Because the FDA lacks the resources to fully enforce this ruling, many state programs have established their own hemp-extract regulations with differing opinions on CBD. In New York, the Hemp Extract Bill does not take an explicit stance – Governor Cuomo’s office intentionally considered this a “deferment of a decision.” However, if the product is produced and labeled as a dietary supplement it is legal in New York, opening the door to products such as gummies and certain portioned confections along with beverages similar to popular energy “shots”. We expect several producers in New York to begin marketing supplement products in the form of food or beverage products, but do not expect this to be a permanent solution. 

CBD in food and beverages will almost certainly be one of the major issues as the rules and regulations of the Hemp Extract Bill get hammered out before their likely release this fall. State lawmakers and officials seem optimistic about regulating CBD in foods and beverages that could serve a boost to the statewide hemp industry. With numerous beverage and food products on the shelves already – it would make sense for the Department of Health to issue quality and labeling guidelines instead of taking the route New York City health officials did last year, threatening to embargo any such products. This approach backfired publicly and arguably had little effect across the city’s thousands of stores. Ultimately, it may take further legislation to expand cannabinoid-based products from supplements to food & beverage. 

#4. Could Adult-Use Still Pass in 2020?

Before the outbreak of the Coronavirus pandemic in March of this year, the legalization of adult-use cannabis enjoyed increasing support and was a hot-button issue of this year’s legislative session. However, as April 1st approached, it became clear that adult-use legalization was ultimately not going to be included in Governor Cuomo’s budget, as further legislative discussions surrounding the bill could not take place.

Although legalization failed this past session, it continues to remain a pressing issue for both lawmakers and constituents alike – this momentum will not disappear soon. For many lawmakers, legalization is not a question of if, but when, and the ability to reach a comprehensive piece of legislation that addresses the major points of legalization, specifically tax revenue allocation, is essential for its success. While legalization in 2020 may be out of the question due to more pressing legislative matters, adult-use legalization will remain one of the major points within the NY cannabis industry. Further legislative developments next year could be expected, however opposition from NY suburbs might further delay any legalization effort.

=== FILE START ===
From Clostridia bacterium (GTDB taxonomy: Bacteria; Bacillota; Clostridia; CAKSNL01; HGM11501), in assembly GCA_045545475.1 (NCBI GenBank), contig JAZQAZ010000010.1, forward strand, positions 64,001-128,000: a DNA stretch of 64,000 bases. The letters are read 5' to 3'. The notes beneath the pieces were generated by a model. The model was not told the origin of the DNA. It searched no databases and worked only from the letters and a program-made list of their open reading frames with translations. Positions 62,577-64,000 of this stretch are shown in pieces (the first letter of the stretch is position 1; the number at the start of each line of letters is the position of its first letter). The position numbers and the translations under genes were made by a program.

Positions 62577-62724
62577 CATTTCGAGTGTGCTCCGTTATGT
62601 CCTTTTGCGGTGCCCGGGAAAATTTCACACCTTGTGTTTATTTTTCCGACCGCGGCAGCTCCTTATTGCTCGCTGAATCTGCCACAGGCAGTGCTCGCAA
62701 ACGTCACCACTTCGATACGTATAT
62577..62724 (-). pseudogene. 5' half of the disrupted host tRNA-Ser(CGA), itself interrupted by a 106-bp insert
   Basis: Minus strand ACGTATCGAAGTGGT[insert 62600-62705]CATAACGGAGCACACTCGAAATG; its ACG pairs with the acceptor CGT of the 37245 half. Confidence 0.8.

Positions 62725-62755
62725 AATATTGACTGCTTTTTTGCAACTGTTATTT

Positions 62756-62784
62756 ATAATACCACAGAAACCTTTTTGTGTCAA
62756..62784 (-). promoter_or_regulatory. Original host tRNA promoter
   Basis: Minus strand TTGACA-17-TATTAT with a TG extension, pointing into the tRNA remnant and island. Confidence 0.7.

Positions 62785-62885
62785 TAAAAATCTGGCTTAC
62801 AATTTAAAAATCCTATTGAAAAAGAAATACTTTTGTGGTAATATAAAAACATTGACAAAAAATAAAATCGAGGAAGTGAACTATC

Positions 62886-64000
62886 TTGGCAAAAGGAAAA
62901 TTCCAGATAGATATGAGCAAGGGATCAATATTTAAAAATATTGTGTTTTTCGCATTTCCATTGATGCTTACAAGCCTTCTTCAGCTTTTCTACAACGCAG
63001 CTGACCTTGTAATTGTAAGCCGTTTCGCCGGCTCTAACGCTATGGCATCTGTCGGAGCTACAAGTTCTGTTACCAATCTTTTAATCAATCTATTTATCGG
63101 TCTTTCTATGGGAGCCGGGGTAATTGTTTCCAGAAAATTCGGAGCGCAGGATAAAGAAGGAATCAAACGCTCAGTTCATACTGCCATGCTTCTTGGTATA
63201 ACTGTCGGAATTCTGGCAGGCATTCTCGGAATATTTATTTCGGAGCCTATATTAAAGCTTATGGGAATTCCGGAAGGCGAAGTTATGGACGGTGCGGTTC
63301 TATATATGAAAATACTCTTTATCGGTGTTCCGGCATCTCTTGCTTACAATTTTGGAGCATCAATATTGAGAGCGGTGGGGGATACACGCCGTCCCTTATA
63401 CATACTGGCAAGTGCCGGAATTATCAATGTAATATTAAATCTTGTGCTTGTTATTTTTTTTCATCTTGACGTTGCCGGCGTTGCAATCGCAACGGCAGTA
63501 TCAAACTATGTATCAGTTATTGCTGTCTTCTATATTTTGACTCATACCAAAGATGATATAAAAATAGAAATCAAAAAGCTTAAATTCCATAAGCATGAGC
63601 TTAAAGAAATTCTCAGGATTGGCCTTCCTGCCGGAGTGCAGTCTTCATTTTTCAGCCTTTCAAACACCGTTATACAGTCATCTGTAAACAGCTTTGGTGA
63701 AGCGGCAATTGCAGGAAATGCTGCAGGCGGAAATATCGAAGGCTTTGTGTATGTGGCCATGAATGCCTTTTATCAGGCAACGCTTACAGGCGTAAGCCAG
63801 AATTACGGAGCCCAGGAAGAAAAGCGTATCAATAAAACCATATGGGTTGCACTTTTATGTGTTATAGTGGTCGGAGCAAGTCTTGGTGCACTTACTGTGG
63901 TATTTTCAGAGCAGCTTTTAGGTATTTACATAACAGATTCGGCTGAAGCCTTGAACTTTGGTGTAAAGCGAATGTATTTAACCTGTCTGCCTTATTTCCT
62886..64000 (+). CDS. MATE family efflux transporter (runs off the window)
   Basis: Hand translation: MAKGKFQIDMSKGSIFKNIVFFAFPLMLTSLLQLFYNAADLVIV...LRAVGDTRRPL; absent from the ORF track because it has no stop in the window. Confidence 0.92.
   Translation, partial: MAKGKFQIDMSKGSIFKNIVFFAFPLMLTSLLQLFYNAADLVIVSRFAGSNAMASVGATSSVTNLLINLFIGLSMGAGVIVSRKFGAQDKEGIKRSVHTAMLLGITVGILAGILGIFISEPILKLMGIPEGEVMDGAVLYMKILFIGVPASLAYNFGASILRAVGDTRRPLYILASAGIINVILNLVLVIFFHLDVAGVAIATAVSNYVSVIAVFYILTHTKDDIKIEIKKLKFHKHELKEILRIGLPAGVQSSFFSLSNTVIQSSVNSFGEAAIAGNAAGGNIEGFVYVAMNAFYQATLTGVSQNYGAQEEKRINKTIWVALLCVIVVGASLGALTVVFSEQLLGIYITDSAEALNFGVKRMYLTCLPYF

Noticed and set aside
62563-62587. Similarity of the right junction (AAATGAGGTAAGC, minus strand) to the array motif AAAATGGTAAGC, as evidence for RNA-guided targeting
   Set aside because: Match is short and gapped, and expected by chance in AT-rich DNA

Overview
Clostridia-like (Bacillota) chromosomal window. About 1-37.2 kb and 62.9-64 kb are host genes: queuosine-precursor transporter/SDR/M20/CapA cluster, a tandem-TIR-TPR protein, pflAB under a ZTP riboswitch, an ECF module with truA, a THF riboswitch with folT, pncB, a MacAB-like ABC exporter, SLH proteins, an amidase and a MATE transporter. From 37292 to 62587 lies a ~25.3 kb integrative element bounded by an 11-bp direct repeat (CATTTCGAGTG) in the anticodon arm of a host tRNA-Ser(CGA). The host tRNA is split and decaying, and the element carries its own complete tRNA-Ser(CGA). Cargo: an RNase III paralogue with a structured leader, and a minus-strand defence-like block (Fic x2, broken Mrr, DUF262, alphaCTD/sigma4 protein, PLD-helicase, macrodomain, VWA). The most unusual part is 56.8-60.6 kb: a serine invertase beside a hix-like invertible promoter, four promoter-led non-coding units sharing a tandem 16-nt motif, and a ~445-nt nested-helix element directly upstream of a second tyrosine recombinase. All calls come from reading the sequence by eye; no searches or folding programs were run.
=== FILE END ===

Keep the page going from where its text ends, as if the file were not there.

#5. Will the Medical Program be Expanded?

New York’s medical marijuana program has continued to expand ever since its initial establishment in 2014. Since then, numerous regulations have been introduced which, among other things, expanded the list of qualifying conditions, eased financial complications for patients, and increased the number of registered organizations in the state.

Earlier this month, for instance, the Department of Health expanded analytical testing for medical-use. The department created a new “solicitation of interest” form which would allow commercial laboratories to begin medical-testing operations in NYS. In addition, three different medical expansion bills were introduced into the state legislature earlier this year. These were met with varying degrees of success, but none of these expansion efforts were fully realized. These results are largely due to the Coronavirus pandemic, but the need to expand the program remains. Given the continued expansion efforts since 2014 and the history of regulatory updates for the MMP, further expansion of the medical program is almost certain.